Womvest and Secha Capital offer gender incentives to small businesses in South Africa. South Africa-based Womvest launched last year to connect women entrepreneurs and investors for mutual support. The network of more than 700 women has created a pilot fund with investment firm Secha Capital to provide short-term debt for businesses in Secha’s portfolio. Companies that achieve gender-related targets will get a rebate at the end of their loan – an example of the growing use of impact incentives. “This facility allows us to start channeling flows of capital to women entrepreneurs,” Womvest’s Maya Burney told ImpactAlpha. “And we’re making sure that capital is competitive from a returns perspective while encouraging positive behaviors and incentivizing impact.”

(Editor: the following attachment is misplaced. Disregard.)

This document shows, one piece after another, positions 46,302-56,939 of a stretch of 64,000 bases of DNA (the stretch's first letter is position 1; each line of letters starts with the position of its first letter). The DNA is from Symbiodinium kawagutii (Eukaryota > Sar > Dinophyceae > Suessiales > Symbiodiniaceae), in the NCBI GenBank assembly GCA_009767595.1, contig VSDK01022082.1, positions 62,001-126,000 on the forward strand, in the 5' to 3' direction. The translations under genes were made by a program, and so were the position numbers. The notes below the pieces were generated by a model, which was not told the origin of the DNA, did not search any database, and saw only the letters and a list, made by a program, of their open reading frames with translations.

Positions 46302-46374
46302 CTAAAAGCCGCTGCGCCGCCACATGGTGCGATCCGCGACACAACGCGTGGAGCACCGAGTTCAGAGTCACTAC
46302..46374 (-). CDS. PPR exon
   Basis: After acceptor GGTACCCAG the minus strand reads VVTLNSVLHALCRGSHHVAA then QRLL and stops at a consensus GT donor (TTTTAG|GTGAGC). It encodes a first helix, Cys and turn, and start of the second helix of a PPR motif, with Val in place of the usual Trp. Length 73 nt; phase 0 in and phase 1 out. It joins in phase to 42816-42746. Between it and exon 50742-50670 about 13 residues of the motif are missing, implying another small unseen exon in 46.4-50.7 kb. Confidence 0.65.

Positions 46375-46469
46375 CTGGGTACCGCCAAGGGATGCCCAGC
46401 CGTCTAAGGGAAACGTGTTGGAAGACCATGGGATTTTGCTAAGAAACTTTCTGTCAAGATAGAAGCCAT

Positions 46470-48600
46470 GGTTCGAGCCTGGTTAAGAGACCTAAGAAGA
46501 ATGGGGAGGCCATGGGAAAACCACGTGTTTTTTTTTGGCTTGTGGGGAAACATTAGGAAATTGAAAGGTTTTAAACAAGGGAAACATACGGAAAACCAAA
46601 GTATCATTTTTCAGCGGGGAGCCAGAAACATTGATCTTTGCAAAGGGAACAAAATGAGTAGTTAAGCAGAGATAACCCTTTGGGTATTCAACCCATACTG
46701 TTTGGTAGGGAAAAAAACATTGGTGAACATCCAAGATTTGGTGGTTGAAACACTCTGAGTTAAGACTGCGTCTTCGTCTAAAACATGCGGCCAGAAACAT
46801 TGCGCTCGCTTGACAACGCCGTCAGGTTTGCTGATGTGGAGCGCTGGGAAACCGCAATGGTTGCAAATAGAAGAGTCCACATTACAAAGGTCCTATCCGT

• Women supporting women. The new investment arm, Womvest Ventures, has raised several million rand (more than $100,000) from the Womvest network. The capital will support companies like Rush Nutrition, a woman-led health food company in need of inventory financing, and IG3N, a lithium battery manufacturer, which needs working capital to backstop its supply chain. The companies commit to creating new jobs or training and mentoring opportunities for women. Burney said Womvest wants to replicate the facility with other partners and bring in institutional investors “so we can provide flexible, gender-focused working capital on a broader scale.”
  • Check it out

Dolma Impact Fund raises over $50 million for sustainable investments in Nepal. Dolma Fund Management, which is looking to raise up to $75 million for its second fund, received commitments from FMO, Swedfund, the International Finance Corp. and the U.S. International Development Finance Corp. The fund will use a gender lens for investments in renewable energy, healthcare and technology companies. Dolma’s first fund, launched in 2014, raised $36.6 million.